Wisconsin legislator outraged that a university class dare question masculinity

Wisconsin Senator Steve Nass is not down for academics discussing masculinity, declaring that a new University of Wisconsin-Madison course called the Men’s Project is a “war on men.” The six-week program (open only to male-identifying students) examines masculinity and how it plays into pop culture, media, sexuality, relationships, and violence. In an email to other state lawmakers, Nass claimed the school was part of a liberal effort to rid students of “toxic masculinity” and called for the state to give less money to the school.

The totally serious email said in the subject line, “UW-Madison Declares War on Men and their Masculinity — Not a Joke,” in case anyone thought this was a laughing matter. “The supposedly underfunded and overworked administrators at our flagship campus have scrapped [sic] together enough dollars to offer a six-week program open only to ‘men-identified students,” the email read, according to the Associated Press. “In short, the highly paid leaders at UW-Madison now believe that Wisconsin mothers and fathers have done a poor job of raising their boys by trying to instill in them the values and characteristics necessary in becoming a Man.” He also asked his colleagues to change how much money goes to UW in the next state budget.

Unsurprisingly, the same white man livid about discussions on masculinity was also mad UW-Madison started a class titled “The Problem of Whiteness.” He and another conservative white man asked that UW be cut from the budget because of that class just three weeks ago. “Our friends at UW-Madison, not happy enough with labeling ‘whiteness’ as a societal problem, now are attacking another social ill …, Men and their masculinity,” the latest email scathed. Don’t worry fellas, no one’s forcing you to attend these classes, though you could certainly stand to be schooled on the issues.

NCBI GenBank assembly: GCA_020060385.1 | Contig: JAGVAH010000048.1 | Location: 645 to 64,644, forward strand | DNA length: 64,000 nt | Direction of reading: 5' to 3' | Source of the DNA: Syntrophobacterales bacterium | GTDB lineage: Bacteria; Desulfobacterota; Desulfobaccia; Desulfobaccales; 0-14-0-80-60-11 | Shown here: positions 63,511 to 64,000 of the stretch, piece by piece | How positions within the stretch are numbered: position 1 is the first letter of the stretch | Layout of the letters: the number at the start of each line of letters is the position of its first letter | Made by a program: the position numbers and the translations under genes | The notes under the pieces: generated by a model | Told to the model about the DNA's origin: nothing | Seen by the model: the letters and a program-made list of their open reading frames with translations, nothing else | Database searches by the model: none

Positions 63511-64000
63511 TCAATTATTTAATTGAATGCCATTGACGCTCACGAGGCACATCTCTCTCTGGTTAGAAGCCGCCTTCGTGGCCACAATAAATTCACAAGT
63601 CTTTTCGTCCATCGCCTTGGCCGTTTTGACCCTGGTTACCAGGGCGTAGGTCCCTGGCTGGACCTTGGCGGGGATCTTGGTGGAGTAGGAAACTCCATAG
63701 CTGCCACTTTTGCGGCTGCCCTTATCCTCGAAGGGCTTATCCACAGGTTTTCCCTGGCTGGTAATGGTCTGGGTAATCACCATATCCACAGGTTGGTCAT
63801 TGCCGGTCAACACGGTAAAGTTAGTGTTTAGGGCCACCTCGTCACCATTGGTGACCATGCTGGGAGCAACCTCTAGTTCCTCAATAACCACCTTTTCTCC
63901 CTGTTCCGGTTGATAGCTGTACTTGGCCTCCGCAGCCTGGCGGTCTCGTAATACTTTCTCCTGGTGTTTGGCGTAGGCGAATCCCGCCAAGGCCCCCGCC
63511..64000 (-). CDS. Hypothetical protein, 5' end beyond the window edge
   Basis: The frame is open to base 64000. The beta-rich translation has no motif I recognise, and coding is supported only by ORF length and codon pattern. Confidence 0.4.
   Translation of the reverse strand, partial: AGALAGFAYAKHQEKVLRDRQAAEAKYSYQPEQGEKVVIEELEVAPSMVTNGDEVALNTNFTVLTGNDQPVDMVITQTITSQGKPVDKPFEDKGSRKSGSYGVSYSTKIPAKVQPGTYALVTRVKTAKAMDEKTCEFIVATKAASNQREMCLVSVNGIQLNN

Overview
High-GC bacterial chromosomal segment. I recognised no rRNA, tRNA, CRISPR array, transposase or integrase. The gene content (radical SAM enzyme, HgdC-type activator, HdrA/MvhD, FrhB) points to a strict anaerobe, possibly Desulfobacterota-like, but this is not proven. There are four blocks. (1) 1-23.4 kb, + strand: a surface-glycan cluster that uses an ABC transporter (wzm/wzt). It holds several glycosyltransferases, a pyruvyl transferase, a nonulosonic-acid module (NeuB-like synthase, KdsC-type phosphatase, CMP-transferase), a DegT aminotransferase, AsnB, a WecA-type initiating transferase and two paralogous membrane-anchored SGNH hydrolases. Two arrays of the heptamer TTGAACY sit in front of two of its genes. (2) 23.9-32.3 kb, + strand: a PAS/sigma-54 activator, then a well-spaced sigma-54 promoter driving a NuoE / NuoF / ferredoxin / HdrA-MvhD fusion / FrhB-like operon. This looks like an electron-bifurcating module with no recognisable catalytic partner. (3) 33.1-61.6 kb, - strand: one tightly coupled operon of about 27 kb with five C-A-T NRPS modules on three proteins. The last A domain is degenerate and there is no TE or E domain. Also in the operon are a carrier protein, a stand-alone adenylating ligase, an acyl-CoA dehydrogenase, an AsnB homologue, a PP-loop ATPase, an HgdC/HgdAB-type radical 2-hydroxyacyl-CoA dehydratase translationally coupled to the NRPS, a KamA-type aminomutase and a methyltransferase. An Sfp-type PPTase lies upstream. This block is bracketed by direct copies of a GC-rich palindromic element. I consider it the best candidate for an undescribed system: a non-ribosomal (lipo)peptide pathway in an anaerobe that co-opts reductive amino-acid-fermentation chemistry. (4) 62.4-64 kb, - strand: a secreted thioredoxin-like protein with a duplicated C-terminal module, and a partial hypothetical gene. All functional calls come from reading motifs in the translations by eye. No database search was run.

The Men’s Project’s website explains that it’s based off a similar initiative at Washington University in St. Louis. It’s set up to be more of a cohort than a class, allowing the male students to build a community, beginning with an over-night retreat. “Unfortunately, college men don’t often get the opportunity to discuss messages around masculinity and how these messages have impacted them and our communities,” the website says. “A collective of UW-Madison colleagues wanted to explore how masculinity shows up on our campus. They came together to form the Men and Masculinities Initiative, their first course of action is initiating the Men’s Project at UW-Madison.”

It also states that talking about issues surrounding masculinity will help men “work as allies to promote gender equity and social justice,” so naturally old, white men in power are opposed.